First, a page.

Have you thought about what it means to grow old and how you will die? I know it’s not a pleasant thought for many but one you should explore. In the United States, we don’t have traditions or customs to help us prepare for death. There are hospice workers and palliative-caregivers that offer pain management but what if that’s not what you need. What options do you have? Death Doulas, End-of-Life Doulas, Soul Midwives or Transition Coaches fill that need. There are many roles that a Death Doula can fulfill from running errands, to honor the experience of the dying person and their family and using alternative healing methods such as crystals, aromatherapy and Reiki to promote a peaceful transition. I had the honor of interviewing 2 Death Doulas to learn more about this sacred calling. CL: Please introduce yourself to my readers. BH: I’m Brittany Holtson, Owner of Guided Transitions CA and Managing Funeral Director AA: I’m Adrian Allotey, Owner of You Are Not Alone Elder Care and Certified End-of-Life Doula serving the state of New Jersey. CL: How would you describe a Death Doula or a Death Midwife? BH: A Death Midwife is an objective presence outside the family dynamic who holds space for the person actively dying, and guides families through meaningful, religious or nonreligious death rituals and ceremonies. AA: “Doula” is a Greek word that means a non-medical person that gives physical, emotional and spiritual support to someone else. An End-of-life Doula is a non-medical professional that provides holistic support for the dying and their loved ones before, during, and after death. Trained in the various end of life stages a Doula is able to assist the family with understanding the natural processes while providing comfort and support. CL: What led you to become a Death Doula? BH: I work in the funeral industry and recognized the gap between modern needs and traditional funerals. I decided to fill that gap. AA: I am a spiritual person by nature and death is a spiritual experience. For years, I denied my supernatural gifts. As an energy worker/healer and a level 2 Reiki practitioner who is knowledgeable about essential oils and crystals among other alternative modalities, I came into myself and found that the death arena was the place for me to share my gifts with the world. It all began with me volunteering for a hospice who understood how these gifts and skills could make a difference in the final moments, days, weeks and months of a person’s life. I decided to become a Death Doula and became certified as such. It was the right decision for me. CL: What is the number one thing your patients desire from you in your line of work? BH: My patients want a compassionate, professional to guide them through their death experience. AA: My greatest gift that I give to my patients is for them to be heard, accepted, and supported. CL: In your experience, why are people afraid of death? How does your line of work help ease those fears? BH: Death anxiety is a term used to describe this “fear” of death. It can be caused by a number of things from negative death experiences to just being afraid of the unknown. I aim to help the public develop a healthy relationship with death anxiety and remind people it is the most natural thing to do in the world, that it is a beautiful honor to care for our own loved ones, and that we don’t need to conform to traditions that don’t resignation with the true essence of our loved ones. AA: Not everyone is afraid of death. Those who are may be afraid for different reasons. Most are afraid of what they don’t know. In addition, we have so much to leave behind in this world. The person with the terminal diagnosis may have experienced death secondhand with a family member or friend dying. Outside of the supernatural, we only get one chance to do it for ourselves. These final moments are unknown. No matter what has happened in our lives, we all know and understand what living is all about. We aren’t that fortunate to know what dying is all about, the fear of the unknown. Some of us have a belief system of an afterlife. I have seen people with no religion or afterlife beliefs, develop them in their last moments. I have also seen people with a very long history of religion and afterlife beliefs question them and doubt their own readiness to die. There are so many societal messages that foster the good life vs the bad life and the effects of each on the afterlife. These messages can bring on fear as well. In this world, we have many roles that we play; family member, friend, worker, pet owner, etc. There are so many wonderful reasons to live and the thought of leaving that all behind can be fearful. I find people want to make sure others are taken care of in their absence. Some people are not only afraid for themselves but their loved ones as well. When I enter into a relationship with someone who has a terminal diagnosis, I listen intently. I allow them to feel what they are feeling. I allow them to ask the difficult questions of themselves and their belief system. I don’t rush them through their feelings. That is not my job nor is it beneficial for anyone. Fear does lessen over time with the proper care, support and education. I haven’t ever personally worked with a person whose fears haven’t been minimized. If I ever do, I am ok with that too. CL: Is being a Death Doula as scary as it sounds? BH: Define scary? When I think of scary, I think of running away in a horror film. But if you think scary is facing your own mortality, nurturing a relationship to the Divine, and helping others across the bridge that connects these realms. Then yeah maybe. It can be nerve-racking. But with prayer, practice, and compassion, it can be accomplished with grace. AA:I have felt many emotions when serving the world as a Death Doula, but feeling scared has never been one of those emotions. I am constantly developing and preparing myself to serve the world in this capacity. Continued professional learning and experiences allow me to be prepared for the people, families and communities that I assist. I volunteer at two local hospices and am a part of many online and in-person learning communities. CL: What is the key to getting families to be more open to talking about death/end of life? BH: Ask questions. Ask what was the first time they experienced death. How did the people around them early on in life view things that were death related. What do THEY think, etc? AA: I meet people on their terms, see them as whole beings, and build relationships with them and their loved ones. I enter into their lives with no expectations. Trust, honesty and relationships are important factors that allow people to open up and share. Communication comes in many forms other than talking. It can be relaxed shoulders, eye contact, a smile, a stretched-out or a held hand, etc. CL: For those of us who aren’t familiar, could you describe the phases one goes through at the end of life? How do you assist in each phase? BH: Everyone is different. This is almost an unfair question because to answer in one or two sentences, does not really do this justice. But I suppose if I had to, I would say perhaps a stage of uncertainty, reflection, and acceptance would be a common thread. AA: The Shock Phase: This is when a person gets a terminal diagnosis. Both the patient and his/her family can experience an overwhelming feeling of shock. I always begin by asking what can I do for you. I allow them to give me direction on how I can best serve. I conduct an assessment to determine if there are any immediate issues, especially around safety. I begin to lay a foundation that includes trust, support, active listening and a sense of security. The Stabilization Phase: This is a time when things begin to become under control. Immediate issues from the Shock Phase have been addressed. As appropriate, work is done in this phase. Death plans are created. Difficult conversations are had. Forgiveness is sought and given. Life reviews are conducted, evidence that they are more than the current situation but a culmination of their life decisions, actions, roles and contributions. I help to facilitate the highest quality of daily living for both patient and family during this stage. This phase sets the groundwork for a peaceful death as unresolved issues can be a hindrance. The Transition Phase is the period of time right before a person dies. It can last from hours to days. It is during this phase where I pay close attention to the body shutting down. I continue to communicate what is happening to those around and offer interventions for comfort. Most importantly I reassure the family that the changes that they are observing are a natural part of the dying process as this knowledge alone can be very comforting. Together we give the patient permission to go or say our goodbyes, all while creating the most sacred, spiritual experience and optimum environment. CL: Why should someone hire a Death Doula? BH: If you like the idea of getting more involved in any part of your loved one’s final days, but need some guidance and support. AA: In this day, we are a service-oriented society. Death Doulas provide the education, support and care through a difficult and perhaps unfamiliar time. I believe each death happens just the way it is supposed to and all are equally beautiful. CL: What’s the difference between a “good” passing and a “bad” passing? BH: People probably think a good passing means falling asleep and never waking up. No pain, and maybe surrounded by loved ones. While a bad passing is thought of as painful, lonely, and/or the person is scared to let go. But it’s going to mean different things to different people. AA: I have never personally witnessed a bad passing. I believe the universe gives attention to each passing and what is supposed to happen happens. I spend time supporting individuals in articulating what they would like for the passing to be. Whether they articulate it in their mind, on paper or vocally, I believe words have power and the universe responds to their requests. I do believe that a good passing is one in which people honor that a person is still living until their last breath by respecting their end of life requests and who they are in that moment. CL: What is your favorite part about the work you do? BH: Getting that feeling that I’ve made a positive impact and helped someone at a time they need it most. AA: I am most grateful for being a part of miracles daily. I won’t say that I am a miracle worker. I don’t have that type of power, but I can say that my formula allows for miracles to happen around me every day. My formula is to take care of myself, open my heart space, tap into my intuition and allow the moment to speak to me. It never fails. I don’t practice mindfulness in this work, I am mindful. As a result, miracles happen. CL: What is one of your favorite resources to learn more? AA: I was originally trained by Suzanne O’Brien, former hospice and oncology nurse and current world-renowned Doula, founder and creator of the Doulagivers training program, and founding member of the National Hospice and Palliative Care Organization(NHPCO) End of Life Doula Council. I continue to learn under her leadership but have since expanded my professional development with the leading gurus in the death field. I also find that Death Doulas are a closely-knit community and we share information and experiences all the time. If there is ever a question, I have a growing community where to seek the answer. CL: Tell us about one profound or unforgettable time in your journey. BH: The very first time I entered a prep room in mortuary science school was the first time I had actually seen a dead body up close and personal. And it was an unexpected emotional and spiritual experience for me that I had no idea would take place. I thought I would walk in there no problem, but I was more sensitive to the sacredness of it all than I realized and that changed me. I went home and cried and thought about my own mortality and of the people I love. The first experience cracked my heart wide open and I’ve only had more profound experiences since then. AA: I don’t think I will ever be able to fully articulate the beauty, magic and the miracles I encounter in this work. I hold these moments sacred and in my heart. I choose not to taint them by sharing them. CL: Thank you for sharing your stories and wisdom today. I truly appreciate you both. Credits: https://modalthealth.com/death-doulas-a-guided-journey-to-dying-in-peace-and-comfort/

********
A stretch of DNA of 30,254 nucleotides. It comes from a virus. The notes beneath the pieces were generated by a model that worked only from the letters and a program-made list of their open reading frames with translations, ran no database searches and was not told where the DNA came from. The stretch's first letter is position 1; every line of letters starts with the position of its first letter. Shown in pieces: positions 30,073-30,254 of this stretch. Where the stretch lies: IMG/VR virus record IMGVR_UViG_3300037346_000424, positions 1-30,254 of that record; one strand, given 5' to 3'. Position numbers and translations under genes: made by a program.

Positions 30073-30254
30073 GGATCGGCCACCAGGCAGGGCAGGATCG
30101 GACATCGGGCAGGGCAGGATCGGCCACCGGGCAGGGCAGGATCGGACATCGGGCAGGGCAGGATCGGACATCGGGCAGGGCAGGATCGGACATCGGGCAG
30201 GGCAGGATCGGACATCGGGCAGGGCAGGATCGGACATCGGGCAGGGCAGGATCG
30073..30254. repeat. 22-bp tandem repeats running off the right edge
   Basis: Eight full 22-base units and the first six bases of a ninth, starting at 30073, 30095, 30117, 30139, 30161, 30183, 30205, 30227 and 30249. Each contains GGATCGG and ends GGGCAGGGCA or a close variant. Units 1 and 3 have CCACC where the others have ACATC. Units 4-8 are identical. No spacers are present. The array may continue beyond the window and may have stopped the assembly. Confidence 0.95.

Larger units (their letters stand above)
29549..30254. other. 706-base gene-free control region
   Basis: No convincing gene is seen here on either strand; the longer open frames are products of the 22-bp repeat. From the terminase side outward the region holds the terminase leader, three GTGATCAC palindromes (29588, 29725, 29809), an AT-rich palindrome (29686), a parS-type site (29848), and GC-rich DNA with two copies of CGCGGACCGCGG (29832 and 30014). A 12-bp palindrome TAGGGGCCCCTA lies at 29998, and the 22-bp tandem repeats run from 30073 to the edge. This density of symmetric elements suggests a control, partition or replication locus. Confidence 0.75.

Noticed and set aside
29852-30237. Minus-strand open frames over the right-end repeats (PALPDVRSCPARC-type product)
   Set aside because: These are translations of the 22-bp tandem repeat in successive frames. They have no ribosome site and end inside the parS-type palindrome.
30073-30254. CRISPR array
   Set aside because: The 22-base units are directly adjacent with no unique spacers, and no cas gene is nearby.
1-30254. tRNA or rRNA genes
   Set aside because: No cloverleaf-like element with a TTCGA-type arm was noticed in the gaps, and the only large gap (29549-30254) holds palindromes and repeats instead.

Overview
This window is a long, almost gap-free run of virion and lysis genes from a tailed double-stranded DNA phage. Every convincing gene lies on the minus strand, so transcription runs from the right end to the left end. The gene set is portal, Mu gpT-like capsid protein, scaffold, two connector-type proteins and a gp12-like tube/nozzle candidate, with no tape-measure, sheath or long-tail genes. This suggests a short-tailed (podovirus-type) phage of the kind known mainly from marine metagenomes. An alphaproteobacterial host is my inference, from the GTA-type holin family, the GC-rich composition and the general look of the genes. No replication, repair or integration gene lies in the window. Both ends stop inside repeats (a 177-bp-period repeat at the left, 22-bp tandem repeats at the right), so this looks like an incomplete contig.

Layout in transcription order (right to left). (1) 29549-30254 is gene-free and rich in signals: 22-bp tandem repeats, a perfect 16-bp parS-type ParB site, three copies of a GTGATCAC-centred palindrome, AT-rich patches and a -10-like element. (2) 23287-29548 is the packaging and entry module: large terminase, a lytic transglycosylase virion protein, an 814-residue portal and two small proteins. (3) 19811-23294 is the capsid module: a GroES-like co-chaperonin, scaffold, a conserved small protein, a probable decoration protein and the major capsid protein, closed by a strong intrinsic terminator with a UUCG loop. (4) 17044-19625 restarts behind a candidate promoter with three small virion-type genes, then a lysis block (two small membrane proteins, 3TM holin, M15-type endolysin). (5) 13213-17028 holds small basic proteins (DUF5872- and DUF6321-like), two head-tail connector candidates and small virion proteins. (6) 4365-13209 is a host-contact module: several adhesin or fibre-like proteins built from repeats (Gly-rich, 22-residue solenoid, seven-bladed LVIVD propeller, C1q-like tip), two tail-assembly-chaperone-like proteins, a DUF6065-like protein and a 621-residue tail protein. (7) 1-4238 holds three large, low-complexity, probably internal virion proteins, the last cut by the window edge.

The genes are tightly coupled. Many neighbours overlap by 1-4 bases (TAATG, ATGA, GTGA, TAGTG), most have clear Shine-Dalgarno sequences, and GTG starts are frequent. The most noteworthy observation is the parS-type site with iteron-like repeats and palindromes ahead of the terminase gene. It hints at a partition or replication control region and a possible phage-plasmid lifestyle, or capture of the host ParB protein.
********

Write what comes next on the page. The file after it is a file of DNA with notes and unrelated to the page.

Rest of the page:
Does Hospice approve of End of Life Doulas?